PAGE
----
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Delaware Moves Towards Civil Unions, Should Be Moving Towards Marriage Rights For Gay Couples

April 8, 2011

Some might say of the actions this week in Delaware…one step at a time.  But as CP has stated before civil unions are not an acceptable compromise.  Nothing short of full marriage rights for gay Americans will be tolerated. 

As I penned in April 2007….

…I have likened civil unions to children sitting at a separate table during the holidays.  No matter how you slice it there is a difference between the two and no one really can argue the point successfully.  The same is true with gay civil unions versus the right of marriage for straight men and women.  There is only one way to get all the rights, benefits, and social recognition in a relationship and that is through the bonds of marriage. 

In February 2007 I wrote this…

I reject anything for gay Americans that fall short of the full and complete rights afforded all citizens. While I understand the argument of moving one step at a time with this idea to allow some parts of society to adapt to reality, I do not want to hear people talk, as I did today, of civil unions as a major victory. It is not. To even imply that there is something just about withholding the right to marry for gay couples is no better than saying blacks should sit in the back of the bus, or cannot enter into marriage with a white person. The complete and utter stupidity of such thinking cannot, and must not, go unchecked.

So the fight continues.

The First State became the eighth state to approve a bill that would grant same-sex couple the same rights as heterosexual married couples—and with that, seemingly out of nowhere, the Delaware Civil Union Bill has put the tiny state on the map as a force in the fight for gay rights.

The News Journal broke the news that the measure, sponsored by State Senator David Sokola of Newark, was approved on Thursday, April 7. Out of the 21 votes, 13 were for and 6 were against; 2 Senators abstained.

Although a triumph for civil rights, the state senate approval is just the first step on a road that no doubt will be met with opposite across the tiny, politically divided state. Before it goes into effect, the Delaware Civil Union measure must be approved by the majority Democrat state House of Representatives, then signed into law by Governor Jack Markell. On March 24, Governor Markell announced his support for the bill, in a stirring speech, saying that “in good conscience,” the state could not tell certain committed couples that they weren’t entitled to the same rights as others.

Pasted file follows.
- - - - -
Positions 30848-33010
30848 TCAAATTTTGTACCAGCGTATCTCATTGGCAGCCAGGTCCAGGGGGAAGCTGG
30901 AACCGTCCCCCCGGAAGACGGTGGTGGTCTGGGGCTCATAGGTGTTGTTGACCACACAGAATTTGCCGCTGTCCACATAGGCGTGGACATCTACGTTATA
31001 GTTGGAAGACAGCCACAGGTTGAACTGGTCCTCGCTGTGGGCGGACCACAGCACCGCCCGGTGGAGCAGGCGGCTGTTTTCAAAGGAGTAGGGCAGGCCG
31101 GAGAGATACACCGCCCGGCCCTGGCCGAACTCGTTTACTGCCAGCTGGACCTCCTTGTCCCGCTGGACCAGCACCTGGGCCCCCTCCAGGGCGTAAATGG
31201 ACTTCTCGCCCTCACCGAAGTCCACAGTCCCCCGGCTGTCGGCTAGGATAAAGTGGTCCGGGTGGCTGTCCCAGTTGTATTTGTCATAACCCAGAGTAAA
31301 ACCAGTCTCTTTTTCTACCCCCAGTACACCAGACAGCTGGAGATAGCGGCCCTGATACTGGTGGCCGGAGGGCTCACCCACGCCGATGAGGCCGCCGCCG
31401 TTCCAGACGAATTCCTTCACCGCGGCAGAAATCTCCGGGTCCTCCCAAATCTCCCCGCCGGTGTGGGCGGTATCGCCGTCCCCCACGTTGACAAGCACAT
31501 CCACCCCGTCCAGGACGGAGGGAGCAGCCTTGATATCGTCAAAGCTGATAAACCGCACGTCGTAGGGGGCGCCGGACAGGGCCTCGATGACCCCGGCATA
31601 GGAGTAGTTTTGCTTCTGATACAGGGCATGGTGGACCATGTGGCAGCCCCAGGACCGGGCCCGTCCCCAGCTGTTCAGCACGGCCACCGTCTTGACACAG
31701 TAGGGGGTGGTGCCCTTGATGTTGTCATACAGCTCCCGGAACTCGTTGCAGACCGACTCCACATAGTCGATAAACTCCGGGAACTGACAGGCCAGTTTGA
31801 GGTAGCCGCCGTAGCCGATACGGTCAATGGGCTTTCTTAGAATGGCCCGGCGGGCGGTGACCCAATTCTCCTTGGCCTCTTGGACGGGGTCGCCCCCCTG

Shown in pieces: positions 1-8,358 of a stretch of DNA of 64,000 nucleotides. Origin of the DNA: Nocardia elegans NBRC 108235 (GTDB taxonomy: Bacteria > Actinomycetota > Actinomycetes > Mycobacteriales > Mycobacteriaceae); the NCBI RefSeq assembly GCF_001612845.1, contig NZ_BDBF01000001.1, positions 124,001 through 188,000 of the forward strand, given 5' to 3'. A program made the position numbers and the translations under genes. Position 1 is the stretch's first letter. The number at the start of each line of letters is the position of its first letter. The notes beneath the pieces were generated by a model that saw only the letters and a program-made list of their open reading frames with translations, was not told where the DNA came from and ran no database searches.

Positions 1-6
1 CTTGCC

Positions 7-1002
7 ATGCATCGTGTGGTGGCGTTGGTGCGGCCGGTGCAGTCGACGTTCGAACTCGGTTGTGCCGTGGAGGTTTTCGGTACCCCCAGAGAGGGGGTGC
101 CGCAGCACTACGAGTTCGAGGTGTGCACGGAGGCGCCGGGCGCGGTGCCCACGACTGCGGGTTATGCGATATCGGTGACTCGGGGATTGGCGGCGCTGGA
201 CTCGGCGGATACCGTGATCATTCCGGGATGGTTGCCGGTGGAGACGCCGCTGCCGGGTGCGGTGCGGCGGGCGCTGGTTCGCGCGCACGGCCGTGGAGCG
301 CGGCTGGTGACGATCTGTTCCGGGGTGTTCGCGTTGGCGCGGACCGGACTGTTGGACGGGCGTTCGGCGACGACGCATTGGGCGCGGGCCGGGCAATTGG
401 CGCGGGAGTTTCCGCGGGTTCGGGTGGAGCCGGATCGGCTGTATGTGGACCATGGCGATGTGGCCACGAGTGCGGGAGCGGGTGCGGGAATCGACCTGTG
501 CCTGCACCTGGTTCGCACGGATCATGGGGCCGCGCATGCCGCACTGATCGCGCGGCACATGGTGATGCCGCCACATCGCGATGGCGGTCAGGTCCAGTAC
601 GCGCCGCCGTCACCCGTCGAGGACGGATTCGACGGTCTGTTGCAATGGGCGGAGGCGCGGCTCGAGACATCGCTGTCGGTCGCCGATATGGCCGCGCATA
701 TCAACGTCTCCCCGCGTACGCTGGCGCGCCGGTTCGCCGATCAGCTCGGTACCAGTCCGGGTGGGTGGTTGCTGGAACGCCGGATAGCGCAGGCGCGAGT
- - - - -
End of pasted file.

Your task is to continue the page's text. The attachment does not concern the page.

5 Comments
  1. April 11, 2011 9:37 PM

    I agree that LGBT people deserve full marriage equality, and I hope that day comes soon.

    However, I scratch my head at why legislatures are suggesting civil unions at this point — it leaves many progressive and moderate voters disappointed because civil unions are not the same as marriages. Any thoughts?

  2. April 10, 2011 9:12 PM

    Thanks Drew.

    I think any current efforts are on the back burner as Gov. Walker and the GOP majorities in both houses in Wisconsin can only move backwards in time.

  3. Drew permalink
    April 10, 2011 8:09 PM

    Mr. Rivers,
    I apologize if my comment seemed rather… obtuse. I didn’t mean it to sound snide in any remark. I admit that I had only just stumbled on your blog therefore hadn’t read much past this article. I was only hoping that in future articles about marriage equality, perhaps a little snippet as to the current efforts in Wisconsin.

  4. April 10, 2011 11:06 AM

    Drew,

    I have been VERY critical MANY, MANY times about not only what happened here in 2006, but why.

    No one can claim I was timid or quiet about the anti-gay vote here in the state. My blog is a record on this matter.

    Thanks for commenting, and forward together for marriage rights for gay Americans.

  5. Drew permalink
    April 10, 2011 8:24 AM

    If you’re going to comment on Delaware, I would hope you make a statement regarding your own state’s marriage laws and your current efforts thereof.

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